The European Union spends just over three euro a year per patient on research into brain disorders – while levels of access to treatment in many Member States are becoming worse, not better, a medical conference organised by the European Brain Council (EBC) heard today.
The EBC unveiled a new report, “The Value of Treatment for Brain Disorders”, which highlights the need for more investment into research on neurological and mental diseases and the wide disparities between and within countries relating to treatments, detection and intervention.
More than 165 million Europeans are living with brain disorders such as epilepsy, Alzheimer`s disease, depression and multiple sclerosis; the burden on national health budgets is staggering – rising to more than 800 billion euro a year in direct and indirect costs such as lost earnings and lost tax revenues.
Commenting on the new report, EBC President Professor David Nutt said: “Up to eight out of ten people affected by brain disorders remain untreated, even though effective treatments exist in many cases. Inequality of access to treatment is a growing problem and knows no borders.”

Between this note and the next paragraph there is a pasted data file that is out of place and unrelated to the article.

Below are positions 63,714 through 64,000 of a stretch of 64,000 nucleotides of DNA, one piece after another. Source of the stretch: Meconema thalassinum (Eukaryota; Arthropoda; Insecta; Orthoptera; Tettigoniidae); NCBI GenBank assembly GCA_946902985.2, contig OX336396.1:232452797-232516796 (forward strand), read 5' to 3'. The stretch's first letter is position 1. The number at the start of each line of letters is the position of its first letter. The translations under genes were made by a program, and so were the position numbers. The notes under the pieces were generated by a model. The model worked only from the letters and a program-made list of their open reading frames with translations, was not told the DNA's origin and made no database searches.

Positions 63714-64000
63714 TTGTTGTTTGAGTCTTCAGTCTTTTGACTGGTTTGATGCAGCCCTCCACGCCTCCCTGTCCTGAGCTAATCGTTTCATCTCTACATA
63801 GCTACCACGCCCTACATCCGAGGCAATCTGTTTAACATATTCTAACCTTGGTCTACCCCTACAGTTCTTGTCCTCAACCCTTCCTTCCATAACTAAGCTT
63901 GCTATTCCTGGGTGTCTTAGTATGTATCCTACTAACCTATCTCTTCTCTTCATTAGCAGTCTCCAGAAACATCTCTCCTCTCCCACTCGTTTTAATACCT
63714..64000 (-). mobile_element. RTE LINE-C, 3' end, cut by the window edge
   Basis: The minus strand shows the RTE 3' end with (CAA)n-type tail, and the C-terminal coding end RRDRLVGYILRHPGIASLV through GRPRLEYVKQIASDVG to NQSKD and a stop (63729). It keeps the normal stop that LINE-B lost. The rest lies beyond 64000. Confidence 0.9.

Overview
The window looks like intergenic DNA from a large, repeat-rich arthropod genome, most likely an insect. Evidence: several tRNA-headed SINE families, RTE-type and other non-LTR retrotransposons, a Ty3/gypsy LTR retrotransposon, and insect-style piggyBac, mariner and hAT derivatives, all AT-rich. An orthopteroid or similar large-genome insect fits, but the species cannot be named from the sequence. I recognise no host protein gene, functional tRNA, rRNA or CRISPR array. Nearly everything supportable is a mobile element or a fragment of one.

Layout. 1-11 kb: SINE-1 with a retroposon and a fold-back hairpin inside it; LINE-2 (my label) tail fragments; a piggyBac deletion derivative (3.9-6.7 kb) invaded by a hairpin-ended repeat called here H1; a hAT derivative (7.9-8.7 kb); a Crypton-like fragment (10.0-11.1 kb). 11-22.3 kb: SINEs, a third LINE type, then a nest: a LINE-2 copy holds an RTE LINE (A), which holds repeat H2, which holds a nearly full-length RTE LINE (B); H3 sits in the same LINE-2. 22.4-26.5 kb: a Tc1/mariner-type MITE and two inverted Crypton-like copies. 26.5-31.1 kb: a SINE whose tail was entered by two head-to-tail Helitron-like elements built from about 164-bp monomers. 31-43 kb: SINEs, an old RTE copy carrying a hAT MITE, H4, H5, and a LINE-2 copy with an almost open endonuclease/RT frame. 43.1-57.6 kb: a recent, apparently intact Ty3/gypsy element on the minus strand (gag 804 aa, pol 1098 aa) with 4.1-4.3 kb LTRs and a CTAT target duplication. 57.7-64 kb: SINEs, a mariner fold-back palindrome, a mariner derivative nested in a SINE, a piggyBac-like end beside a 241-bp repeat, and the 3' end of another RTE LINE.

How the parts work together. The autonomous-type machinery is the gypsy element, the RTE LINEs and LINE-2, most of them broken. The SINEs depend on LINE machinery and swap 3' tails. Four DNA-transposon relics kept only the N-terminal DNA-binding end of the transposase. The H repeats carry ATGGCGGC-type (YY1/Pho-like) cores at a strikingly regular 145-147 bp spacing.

“We must address the treatment gap. Differentiated access to healthcare should no longer exist in 21st century Europe – European citizens have a right to the treatment they need,” added Ann Little, President of the European Federation of Neurological Associations (EFNA).
EBC says the European Commission has significantly increased funding for research on brain diseases, with 5.3 billion euro ear-marked between 2007 and 2017. This sum, shared between the 165 million sufferers in Europe, works out at just 2 euro and 48 cents per person per year. In terms of the number of sufferers, this is still a small sum – less than the price of a cup of coffee,” added Little.
The report highlights the need for early intervention and detection. Timely intervention brings measurable health gains such as improved survival rates, reduced complications and disability, better quality of life and lower treatment costs.
In addition to epilepsy, Alzheimer’s disease and multiple sclerosis, the VoT report also assesses the full scale of unmet healthcare needs in Europe regarding schizophrenia, headache, stroke, Parkinson`s disease, restless legs syndrome (RSL) and normal pressure hydrocephalus (NPH). The report includes case studies based on data sets from the United Kingdom, France, Germany, Italy, Spain, Luxembourg, Czech Republic, Sweden, Switzerland and Russia.
EBC’s key recommendations:
- Invest in more basic and clinical & translational neuroscientific research
- Increase brain disease awareness, patient empowerment and training for health care providers at all levels of care
- Address prevention and timely intervention as a priority based on needs
- Address health care services delivery and support clear patient pathways
- Foster seamless care through validated models of care & tools implementation, legislation and incentives
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